“Berries-n-Crème” by Preeti Vangani

28 February 2020 on Poetry   Tags: , ,

Mouth open, I run
my mother’s last lipstick
over my lips. I’d forfeit
all my words
for a snippet of her voice.
Her absence keeps swinging 
into my frame
like a door 
with a broken latch,
the mysterious spot
in the house
that lets the cold draft in.
In Egypt, they leave 
the mouth of the dead open
to make it easier for the soul
to find fuel in afterlives. 
The first night
she tucked me in a separate bed
mum swore on her mum
she’d always leave both our doors 
a little open. An amber light 
still hums a lullaby 
in the passage 
connecting our rooms.
Did you know grief 
is a multi-use punch card 
with no concession at the end.
Did you know any love song
can become a wail
if you sing it over and 
Imagine this simple tune:
I make my lips wrestle 
each other
in the last smidge of her 
discontinued shade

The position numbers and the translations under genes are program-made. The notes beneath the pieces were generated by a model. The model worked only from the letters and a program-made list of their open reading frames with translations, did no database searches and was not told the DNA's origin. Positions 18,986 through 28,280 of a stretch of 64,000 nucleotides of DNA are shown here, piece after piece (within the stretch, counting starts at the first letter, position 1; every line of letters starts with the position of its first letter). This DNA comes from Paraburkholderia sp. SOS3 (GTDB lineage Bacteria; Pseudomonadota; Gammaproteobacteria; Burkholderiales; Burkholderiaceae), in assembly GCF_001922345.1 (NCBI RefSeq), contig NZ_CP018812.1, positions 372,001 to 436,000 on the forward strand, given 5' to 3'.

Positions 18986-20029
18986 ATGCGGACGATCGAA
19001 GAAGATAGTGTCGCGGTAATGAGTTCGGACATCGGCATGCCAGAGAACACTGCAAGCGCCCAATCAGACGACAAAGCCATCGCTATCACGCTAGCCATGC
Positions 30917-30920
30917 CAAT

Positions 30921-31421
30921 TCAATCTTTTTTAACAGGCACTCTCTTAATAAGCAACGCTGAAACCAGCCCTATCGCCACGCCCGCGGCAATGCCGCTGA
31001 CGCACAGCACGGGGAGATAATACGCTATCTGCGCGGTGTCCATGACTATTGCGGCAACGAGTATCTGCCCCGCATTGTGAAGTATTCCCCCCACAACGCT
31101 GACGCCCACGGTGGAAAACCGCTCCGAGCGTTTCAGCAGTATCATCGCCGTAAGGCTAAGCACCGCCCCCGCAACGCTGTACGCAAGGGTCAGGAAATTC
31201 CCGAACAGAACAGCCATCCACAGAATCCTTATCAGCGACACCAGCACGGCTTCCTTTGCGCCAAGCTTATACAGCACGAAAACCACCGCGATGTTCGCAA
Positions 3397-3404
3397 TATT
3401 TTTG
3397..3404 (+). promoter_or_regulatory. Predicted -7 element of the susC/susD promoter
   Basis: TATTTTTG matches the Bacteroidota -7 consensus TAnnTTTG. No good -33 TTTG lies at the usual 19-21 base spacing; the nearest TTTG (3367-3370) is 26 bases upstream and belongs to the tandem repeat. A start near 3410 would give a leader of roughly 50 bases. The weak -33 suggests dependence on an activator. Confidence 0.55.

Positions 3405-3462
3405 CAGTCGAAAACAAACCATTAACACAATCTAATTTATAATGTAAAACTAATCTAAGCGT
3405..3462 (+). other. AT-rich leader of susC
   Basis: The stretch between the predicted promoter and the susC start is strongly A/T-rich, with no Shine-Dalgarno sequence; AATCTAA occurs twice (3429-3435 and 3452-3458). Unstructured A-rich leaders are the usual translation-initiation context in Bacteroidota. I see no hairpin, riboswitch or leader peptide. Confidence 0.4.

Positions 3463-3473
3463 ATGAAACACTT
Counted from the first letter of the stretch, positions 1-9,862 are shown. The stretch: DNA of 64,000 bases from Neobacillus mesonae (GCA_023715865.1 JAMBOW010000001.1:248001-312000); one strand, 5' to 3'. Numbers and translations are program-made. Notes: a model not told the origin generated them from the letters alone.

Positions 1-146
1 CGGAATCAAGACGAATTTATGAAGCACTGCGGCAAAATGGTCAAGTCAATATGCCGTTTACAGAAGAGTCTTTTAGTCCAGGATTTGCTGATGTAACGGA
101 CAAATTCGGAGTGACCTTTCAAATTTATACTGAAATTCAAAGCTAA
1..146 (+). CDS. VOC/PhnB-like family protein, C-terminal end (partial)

and like a test sound 
from a sax
a long hollow note 
deafens the room.


Preeti Vangani is an Indian poet & personal essayist. She is the author of Mother Tongue Apologize (RLFPA Editions), her first book of poems which was the winner of RL India Poetry Prize 2017. Her work has been published in BOAAT, Juked, Gulf Coast, and Threepenny Review among other journals. She is the Asst. Poetry Editor for Glass Journal, a Poet Mentor at Youth Speaks and holds an MFA (Writing) from University of San Francisco. You can find her on Twitter.

Adeet Deshmukh's photo "The Light Above the River" is from  Fort Tryon Park in Manhattan, New York. Adeet sees the world through the relationship between light and shadow, emotion and composition. His photography captures this interplay in the streets of New York City and Mumbai, in the faces of family and strangers, in the fields of Iceland and the Midwest. Looking through a viewfinder or at a smartphone screen brings life into focus, wherever he is. You can find more of his work at his website.

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